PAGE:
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Community partners fully fund $75K project to enhance learning program for young OPS students

January 4, 2021 | 12:09 am

Updated January 3, 2021 | 9:04 pm

Graphic by Owensboro Times

Owensboro Public Schools is striving to close the early learning gap for children, making the Footsteps2Brilliance program available for free to families with students in all Pre-kindergarten through 1st-grade classrooms. 

Since the inception of the implementation, Footsteps2Brilliance has added a pair of robust, early learning-centered apps called Clever Kids University focusing on the essential foundational skills that 3- to 4-year-olds need to be successful in Kindergarten and for Kindergarten children to strengthen early reading skills.

The total cost of this project is $75,000, but it will be fully funded thanks to matching contributions of $25,000 each from The Public Life Foundation of Owensboro, the Marilyn and William Young Foundation, and the Lawrence and Augusta Hager Educational Foundation.

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According to Emily Baur, OPS District Grant Writer, children can put the app on any mobile device or computer. No internet access is needed after downloading the app.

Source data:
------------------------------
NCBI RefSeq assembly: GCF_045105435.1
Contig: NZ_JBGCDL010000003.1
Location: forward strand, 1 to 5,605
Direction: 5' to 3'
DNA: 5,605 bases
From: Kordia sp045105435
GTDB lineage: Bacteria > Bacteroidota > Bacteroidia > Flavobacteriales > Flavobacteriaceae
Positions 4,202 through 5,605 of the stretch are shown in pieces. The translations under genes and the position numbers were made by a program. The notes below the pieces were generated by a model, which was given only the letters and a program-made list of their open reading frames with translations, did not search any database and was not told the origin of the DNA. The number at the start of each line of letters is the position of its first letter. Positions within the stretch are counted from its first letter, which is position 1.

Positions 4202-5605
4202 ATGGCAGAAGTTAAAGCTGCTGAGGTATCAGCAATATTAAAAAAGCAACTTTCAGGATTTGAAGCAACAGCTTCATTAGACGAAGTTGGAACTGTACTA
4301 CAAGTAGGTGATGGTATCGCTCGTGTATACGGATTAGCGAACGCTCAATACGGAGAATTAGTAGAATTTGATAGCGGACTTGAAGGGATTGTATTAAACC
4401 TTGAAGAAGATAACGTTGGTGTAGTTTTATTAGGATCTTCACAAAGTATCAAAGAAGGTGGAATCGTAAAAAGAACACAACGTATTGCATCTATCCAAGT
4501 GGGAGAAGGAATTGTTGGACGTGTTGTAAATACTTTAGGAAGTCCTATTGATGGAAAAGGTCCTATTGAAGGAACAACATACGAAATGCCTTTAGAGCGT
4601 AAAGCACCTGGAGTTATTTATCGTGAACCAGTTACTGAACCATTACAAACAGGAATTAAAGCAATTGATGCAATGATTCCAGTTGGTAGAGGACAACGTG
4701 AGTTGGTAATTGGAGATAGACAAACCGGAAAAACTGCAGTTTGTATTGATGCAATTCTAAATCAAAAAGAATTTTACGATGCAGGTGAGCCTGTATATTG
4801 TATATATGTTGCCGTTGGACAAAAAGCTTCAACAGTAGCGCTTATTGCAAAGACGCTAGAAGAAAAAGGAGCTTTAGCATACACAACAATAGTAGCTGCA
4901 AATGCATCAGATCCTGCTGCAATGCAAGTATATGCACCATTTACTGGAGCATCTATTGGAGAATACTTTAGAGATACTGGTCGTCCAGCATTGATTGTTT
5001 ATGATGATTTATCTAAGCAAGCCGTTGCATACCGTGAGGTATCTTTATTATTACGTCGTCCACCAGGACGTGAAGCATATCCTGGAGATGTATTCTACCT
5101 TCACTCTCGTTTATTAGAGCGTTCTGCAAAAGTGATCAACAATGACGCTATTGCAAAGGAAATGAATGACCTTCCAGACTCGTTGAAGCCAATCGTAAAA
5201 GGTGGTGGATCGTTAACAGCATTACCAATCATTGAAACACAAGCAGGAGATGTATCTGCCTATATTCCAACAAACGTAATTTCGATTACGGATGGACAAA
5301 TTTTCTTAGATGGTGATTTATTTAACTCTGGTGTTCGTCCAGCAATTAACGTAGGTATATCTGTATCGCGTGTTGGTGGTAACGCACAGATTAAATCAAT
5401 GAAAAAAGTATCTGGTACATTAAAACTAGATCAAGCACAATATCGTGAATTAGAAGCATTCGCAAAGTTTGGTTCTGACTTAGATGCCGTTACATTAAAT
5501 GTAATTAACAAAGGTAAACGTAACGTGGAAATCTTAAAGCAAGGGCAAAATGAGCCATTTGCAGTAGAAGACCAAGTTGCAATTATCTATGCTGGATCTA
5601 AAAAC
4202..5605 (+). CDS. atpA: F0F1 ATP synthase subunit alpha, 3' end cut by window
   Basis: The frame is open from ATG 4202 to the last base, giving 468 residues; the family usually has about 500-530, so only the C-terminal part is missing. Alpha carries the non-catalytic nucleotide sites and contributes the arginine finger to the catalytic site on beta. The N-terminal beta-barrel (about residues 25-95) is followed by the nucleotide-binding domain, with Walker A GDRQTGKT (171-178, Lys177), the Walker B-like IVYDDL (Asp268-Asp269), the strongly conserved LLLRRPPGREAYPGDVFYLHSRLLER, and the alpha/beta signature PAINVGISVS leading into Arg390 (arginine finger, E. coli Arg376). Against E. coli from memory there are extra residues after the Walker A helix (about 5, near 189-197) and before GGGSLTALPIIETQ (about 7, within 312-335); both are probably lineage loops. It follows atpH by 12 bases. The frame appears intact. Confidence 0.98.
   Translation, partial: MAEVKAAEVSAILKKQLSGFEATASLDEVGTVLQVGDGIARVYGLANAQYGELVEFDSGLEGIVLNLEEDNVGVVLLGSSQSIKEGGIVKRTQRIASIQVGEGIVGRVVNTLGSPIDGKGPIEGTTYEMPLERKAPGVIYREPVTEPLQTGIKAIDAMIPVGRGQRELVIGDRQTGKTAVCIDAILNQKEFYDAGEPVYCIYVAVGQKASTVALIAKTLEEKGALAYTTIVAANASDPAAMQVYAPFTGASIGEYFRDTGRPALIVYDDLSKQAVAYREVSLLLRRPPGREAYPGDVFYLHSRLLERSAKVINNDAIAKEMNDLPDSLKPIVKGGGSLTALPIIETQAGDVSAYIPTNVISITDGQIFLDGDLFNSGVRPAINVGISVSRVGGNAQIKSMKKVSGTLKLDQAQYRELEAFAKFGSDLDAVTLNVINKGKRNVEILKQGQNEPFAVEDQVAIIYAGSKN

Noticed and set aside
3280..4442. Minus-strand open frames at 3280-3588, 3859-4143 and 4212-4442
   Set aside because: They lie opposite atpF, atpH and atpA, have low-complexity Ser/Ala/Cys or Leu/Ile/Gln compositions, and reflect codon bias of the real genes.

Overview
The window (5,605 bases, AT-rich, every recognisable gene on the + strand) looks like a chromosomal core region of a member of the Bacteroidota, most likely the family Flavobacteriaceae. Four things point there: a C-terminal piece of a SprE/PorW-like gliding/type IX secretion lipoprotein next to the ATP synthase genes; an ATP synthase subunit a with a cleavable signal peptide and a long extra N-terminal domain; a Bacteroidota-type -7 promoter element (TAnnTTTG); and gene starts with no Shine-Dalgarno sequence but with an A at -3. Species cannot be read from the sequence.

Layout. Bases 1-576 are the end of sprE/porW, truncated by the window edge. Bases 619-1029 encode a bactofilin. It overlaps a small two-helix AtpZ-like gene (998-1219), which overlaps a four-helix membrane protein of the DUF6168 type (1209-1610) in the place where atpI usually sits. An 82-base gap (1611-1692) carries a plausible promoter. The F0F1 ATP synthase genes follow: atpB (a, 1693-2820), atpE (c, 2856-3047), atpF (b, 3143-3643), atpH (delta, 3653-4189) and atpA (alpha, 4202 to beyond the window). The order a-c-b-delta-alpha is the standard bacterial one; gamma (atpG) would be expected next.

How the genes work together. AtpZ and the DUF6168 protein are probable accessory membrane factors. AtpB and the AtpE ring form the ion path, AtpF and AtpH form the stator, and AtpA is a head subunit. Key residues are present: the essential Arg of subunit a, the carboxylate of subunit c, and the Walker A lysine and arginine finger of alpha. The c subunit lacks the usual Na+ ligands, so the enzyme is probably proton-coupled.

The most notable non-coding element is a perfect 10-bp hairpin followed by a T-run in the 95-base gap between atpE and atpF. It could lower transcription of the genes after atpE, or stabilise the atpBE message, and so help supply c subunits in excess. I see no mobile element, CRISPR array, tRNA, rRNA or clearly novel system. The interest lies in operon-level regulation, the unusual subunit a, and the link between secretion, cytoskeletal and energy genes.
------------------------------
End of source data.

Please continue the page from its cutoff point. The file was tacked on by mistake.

“We really wanted to do this because it can really enhance all of the literacy apps that the kids have access to,” she said. “They can play games, but they’re actually working on literacy skills and pre-reading and reading skills. Our goal is to have all our students reading well by 3rd grade because that makes a really good foundation for all learning. This is part of that literacy effort that we’re making.”

The app also provides additional professional development for teachers and administrators, helping maximize the effectiveness of educators.

“I think this program is very important this year especially because with all the change that has happened because of learning virtually, this can be an important component that kind of ties it all together,” Baur said. “The consistency has been up and down, and that’s not the fault of anyone. This program can help. They can work on it at school or at home. It’s something that kind of ties everything together and advances the kids little by little to our goal of having everyone be able to read very well.”

January 4, 2021 | 12:09 am

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